May 17, 2019
Because I’m keeping Portland weird.
I used to ride my bike to this very spot from Grandma’s house in the summertime when I was 7 years old. I’d ride here to watch airplanes land, because the ones I watched from my backyard approaching runway 3 over Dekum’s blue were too high to view. So, I rode to 82nd avenue to be right next to runway 28 L at PDX airport.
It took me a while to get there. Each obstacle along the way being a turnaround point of the journey. But until I swallowed enough fear to be the lonesome black boy riding along back roads, onward I rode.
First an overpass, then a 5-lane highway to cross, followed by the military base, and finally a busy road along a golf course.
After swallowing my fear of heights, and possibly being hit by a car, I got there and did exactly what I said I was going to do. I found a spot to park my bike, then I got off to wait for the next airliner to approach 28 L. Meanwhile ignoring drivers off 82nd likely wondering, “where’s that little black boy’s parents?”
Mom was at work, and so was dad. I don’t recall being told to stay around or close to Grandma’s house. She lived next to a park, a middle school track, and plenty of dirt roads. And the airport; so I went there too. Grandma’ never said stay close to home, she only told me to stay out the streets.
The overpass running over NE Lombard street was high. I remember the easiest thing to do was ride my bike on 42nd’s 2-way street, but following Grandma’s rules meant riding through my fear. I turned around at least twice at this point, just to avoid the view off my right shoulder. The railing was as high as my bike. The overpass sidewalk was about a foot off the concrete. I knew I’d have to get off and pick up my bike to ride it on the sidewalk to the other side.
For what seemed like an eternity, 30 seconds, I had to avoid looking off to my right over the overpass railing. Scary, but I was on the sidewalk following Grandma’s rules.
The first time I crossed the overpass, I couldn’t handle the adrenaline from the ride so I went back.
The next week, I rode back to Grandma’s ready to succeed. No one knew what this little black boy was up to. I remember picking up my bike, and riding over with no hesitation. Columbia BLVD was the next crossroad. By then I think I remember walking my bike across to look educated to the people on my street safety knowledge. Every roadblock that turned me around was because of the exposure. And fear of having to be in the streets.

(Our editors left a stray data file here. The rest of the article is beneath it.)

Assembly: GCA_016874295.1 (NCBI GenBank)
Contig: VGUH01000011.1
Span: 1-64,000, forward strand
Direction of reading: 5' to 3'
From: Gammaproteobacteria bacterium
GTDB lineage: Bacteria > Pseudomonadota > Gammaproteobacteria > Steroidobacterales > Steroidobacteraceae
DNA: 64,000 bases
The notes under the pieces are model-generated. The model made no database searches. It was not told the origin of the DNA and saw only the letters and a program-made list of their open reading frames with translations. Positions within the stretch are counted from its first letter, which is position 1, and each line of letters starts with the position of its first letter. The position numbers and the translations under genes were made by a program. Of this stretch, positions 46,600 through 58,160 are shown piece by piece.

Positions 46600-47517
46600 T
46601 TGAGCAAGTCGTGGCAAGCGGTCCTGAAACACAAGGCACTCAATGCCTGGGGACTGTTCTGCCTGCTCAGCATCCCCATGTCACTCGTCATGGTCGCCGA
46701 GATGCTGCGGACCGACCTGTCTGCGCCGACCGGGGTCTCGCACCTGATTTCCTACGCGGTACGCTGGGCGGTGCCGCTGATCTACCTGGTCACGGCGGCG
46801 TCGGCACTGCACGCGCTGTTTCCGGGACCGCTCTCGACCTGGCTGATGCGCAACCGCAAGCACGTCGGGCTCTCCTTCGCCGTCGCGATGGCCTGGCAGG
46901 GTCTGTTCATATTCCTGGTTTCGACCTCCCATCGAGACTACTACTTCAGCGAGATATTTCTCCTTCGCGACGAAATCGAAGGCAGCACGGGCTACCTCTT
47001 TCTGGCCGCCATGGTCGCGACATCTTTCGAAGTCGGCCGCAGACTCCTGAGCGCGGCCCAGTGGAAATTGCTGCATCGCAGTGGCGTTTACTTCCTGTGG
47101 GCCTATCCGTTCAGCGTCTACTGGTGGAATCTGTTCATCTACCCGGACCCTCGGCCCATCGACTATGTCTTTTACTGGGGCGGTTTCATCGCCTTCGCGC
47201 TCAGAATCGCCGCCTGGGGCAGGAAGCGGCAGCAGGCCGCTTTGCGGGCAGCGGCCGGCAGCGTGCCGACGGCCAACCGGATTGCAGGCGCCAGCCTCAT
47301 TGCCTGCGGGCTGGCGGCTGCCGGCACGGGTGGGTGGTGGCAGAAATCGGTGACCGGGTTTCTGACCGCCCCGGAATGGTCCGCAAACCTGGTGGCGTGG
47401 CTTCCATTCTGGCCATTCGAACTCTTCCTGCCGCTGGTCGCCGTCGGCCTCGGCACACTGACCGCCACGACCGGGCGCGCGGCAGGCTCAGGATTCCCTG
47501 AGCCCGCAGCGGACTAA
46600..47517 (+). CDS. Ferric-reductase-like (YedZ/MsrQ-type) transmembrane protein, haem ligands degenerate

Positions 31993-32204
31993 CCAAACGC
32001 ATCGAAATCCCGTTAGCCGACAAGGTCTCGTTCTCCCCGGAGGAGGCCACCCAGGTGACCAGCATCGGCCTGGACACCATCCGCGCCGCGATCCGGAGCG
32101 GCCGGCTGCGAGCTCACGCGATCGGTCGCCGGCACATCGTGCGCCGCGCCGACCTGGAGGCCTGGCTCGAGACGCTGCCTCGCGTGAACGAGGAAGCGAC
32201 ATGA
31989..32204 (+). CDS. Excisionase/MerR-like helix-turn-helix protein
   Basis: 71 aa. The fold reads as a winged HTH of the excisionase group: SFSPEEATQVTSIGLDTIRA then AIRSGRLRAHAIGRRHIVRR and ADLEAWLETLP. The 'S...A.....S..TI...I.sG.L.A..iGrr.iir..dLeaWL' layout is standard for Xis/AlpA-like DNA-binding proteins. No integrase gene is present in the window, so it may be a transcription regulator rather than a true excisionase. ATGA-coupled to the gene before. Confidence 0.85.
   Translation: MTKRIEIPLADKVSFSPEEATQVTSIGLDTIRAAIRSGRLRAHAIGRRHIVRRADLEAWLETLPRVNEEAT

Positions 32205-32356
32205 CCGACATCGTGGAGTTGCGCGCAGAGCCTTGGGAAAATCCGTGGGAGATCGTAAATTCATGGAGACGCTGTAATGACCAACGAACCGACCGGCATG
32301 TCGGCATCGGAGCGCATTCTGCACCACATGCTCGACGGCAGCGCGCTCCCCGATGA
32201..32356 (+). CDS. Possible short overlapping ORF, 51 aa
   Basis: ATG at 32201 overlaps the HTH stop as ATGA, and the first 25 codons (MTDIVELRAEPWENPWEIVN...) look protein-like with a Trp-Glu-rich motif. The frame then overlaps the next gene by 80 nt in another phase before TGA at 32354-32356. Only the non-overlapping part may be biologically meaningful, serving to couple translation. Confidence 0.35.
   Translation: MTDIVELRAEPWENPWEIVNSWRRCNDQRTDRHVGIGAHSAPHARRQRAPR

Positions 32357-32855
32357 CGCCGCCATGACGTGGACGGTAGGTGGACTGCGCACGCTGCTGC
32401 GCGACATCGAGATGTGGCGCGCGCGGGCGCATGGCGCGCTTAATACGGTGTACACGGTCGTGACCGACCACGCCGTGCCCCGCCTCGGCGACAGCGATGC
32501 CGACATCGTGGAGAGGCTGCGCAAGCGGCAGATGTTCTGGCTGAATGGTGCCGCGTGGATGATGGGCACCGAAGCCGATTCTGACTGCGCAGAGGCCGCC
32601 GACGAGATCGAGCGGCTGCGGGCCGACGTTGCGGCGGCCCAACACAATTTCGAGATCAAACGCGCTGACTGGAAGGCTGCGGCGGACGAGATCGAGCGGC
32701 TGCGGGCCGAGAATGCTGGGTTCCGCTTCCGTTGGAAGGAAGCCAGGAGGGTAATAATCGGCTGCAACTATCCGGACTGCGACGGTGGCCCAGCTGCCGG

By the following summer when I turned 8, I was riding near the military base, exploring creeks, and plane spotting on 82nd near what now is the cell phone waiting area at PDX.
Often traveling back and forth to PDX as family flew in and out over the summers, PDX airport was the gateway to all the other crap going on out there. The day I told my Grandma’ I wanted to be a pilot, “boy I ain’t gettin’ on no plane with a black man captain,” I remember just watching her words fuel my curiosity. I wanted to see why.
The most I could do was study the aeronautical section in my dad’s World Book Encyclopedia Collection. The “A” book was my favorite. Girthy. Eventually I’d read about Antarctica, Ants, Astrophysics, because MS-DOS was boring. Internet wasn’t really a thing.
The AVGEEK in me came as natural as facing the fears it took to watch my dreams take off from here at 28 L. Approaching from the gateways of society, and today I shake off the weight of fear. They told me only I can tell this story, so I’ll start from where the fears ended. And do exactly what the little boy did 25 years ago.
Wheels down, I’m here sharing my dream in a different way. 25 years later the I205 bike path led me straight here. And it kept me out the streets.
Dare to think different, dare to dream different. But only the brave succeed, because they don’t care if they look different. I’m so Portland for this. But today the difference is in why I’m here.
Writing away fears; riding back to how my story started there. Soon – I’ll be taking off like I dreamed when I first rode here. All the little boy wanted to do was fly, and grab his luggage at baggage claim one.
Fortunately today, book one is done.
Finally, a black aviator who gets it done.
Grandma’, I ain’t a pilot yet but guess what?
These people will get Budd’s write experience.
I mean, Budd’s fight experience.
Writing back to you, this is Budd’s flight experience.
Follow me back to the places I had fright experiences.
Today, it’s creativity on the run.
Fucking with expectations is fun.
Riding my bike and writing for funds.
Riding with love, I finally got a release date.
Writing different for Portland’s hipster take.
And, it’s a great way to stay in shape.
Born and raised in Portland, Oregon, Budd writes to encourage readers to explore the depths of their inner ocean, an unexplored self, because it's fun once you get through the emotional part... “The world around us is our vehicle, what you'll read is how I digest it.” -Budd